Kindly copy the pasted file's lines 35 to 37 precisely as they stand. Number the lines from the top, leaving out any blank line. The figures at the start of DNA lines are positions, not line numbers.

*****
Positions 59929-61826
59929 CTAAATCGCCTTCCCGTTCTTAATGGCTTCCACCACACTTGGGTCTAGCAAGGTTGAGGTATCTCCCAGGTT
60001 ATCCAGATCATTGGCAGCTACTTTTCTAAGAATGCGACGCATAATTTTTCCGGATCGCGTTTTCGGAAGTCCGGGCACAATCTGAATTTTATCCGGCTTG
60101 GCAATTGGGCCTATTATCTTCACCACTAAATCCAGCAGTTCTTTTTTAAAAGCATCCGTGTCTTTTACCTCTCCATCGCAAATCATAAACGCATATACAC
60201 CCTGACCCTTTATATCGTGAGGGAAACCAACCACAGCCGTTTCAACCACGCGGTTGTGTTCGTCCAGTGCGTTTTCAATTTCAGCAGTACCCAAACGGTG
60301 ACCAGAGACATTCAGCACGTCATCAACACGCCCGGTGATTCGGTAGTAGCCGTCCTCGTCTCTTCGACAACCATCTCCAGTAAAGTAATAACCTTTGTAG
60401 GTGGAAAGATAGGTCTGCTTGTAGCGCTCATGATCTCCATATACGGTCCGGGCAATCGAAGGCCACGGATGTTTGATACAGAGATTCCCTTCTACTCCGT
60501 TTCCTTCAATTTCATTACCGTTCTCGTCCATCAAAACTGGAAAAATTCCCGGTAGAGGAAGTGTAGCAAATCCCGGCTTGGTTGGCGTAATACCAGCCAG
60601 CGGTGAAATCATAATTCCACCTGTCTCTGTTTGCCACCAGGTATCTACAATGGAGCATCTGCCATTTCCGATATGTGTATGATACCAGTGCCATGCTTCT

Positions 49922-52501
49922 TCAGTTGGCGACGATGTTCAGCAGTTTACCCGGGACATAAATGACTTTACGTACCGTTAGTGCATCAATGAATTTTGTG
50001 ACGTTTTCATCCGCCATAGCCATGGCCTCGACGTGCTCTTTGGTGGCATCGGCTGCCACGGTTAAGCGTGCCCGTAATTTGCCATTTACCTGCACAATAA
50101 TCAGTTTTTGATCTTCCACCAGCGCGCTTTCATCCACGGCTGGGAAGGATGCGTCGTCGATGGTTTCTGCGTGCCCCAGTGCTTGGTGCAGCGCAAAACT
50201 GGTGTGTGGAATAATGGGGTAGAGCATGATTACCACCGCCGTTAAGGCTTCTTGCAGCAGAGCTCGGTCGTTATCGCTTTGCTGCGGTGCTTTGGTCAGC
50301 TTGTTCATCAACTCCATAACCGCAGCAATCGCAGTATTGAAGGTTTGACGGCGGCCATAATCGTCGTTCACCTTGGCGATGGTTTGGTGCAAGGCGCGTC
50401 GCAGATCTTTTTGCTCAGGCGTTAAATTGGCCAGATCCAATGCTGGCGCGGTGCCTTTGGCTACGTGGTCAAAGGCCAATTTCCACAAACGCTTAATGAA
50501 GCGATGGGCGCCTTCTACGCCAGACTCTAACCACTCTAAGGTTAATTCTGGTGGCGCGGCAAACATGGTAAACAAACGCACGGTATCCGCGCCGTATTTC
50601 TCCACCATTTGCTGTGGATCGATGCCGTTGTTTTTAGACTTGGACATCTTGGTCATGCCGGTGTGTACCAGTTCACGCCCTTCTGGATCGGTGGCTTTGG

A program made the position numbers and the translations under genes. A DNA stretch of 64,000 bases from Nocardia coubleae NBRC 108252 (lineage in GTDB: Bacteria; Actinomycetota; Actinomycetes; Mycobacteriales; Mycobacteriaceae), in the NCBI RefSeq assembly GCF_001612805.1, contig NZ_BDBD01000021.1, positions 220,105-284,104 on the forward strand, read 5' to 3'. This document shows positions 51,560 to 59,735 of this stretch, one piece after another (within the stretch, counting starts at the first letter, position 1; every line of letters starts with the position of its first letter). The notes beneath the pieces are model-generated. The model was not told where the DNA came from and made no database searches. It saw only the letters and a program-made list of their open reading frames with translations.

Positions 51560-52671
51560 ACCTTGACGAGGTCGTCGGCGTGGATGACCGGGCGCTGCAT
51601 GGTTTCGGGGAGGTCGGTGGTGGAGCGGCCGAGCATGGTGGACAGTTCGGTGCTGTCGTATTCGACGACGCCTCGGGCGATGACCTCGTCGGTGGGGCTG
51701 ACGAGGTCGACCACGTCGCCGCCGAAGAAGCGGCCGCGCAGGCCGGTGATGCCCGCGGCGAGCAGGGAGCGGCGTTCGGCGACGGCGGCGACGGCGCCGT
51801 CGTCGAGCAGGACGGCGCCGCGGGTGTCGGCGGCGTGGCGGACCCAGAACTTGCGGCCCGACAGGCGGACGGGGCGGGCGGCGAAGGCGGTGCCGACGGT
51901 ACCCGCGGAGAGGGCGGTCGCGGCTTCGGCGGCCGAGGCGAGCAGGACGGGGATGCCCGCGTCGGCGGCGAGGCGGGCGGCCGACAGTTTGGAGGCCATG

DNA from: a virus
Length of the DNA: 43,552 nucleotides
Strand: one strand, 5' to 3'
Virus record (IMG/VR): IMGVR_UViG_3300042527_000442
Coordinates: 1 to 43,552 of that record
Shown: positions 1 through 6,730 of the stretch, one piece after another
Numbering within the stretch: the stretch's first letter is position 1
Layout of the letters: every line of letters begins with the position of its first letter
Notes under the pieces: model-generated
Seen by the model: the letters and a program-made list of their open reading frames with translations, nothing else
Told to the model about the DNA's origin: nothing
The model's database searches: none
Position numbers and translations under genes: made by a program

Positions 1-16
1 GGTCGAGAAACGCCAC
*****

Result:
Seen by the model: the letters and a program-made list of their open reading frames with translations, nothing else
Told to the model about the DNA's origin: nothing
The model's database searches: none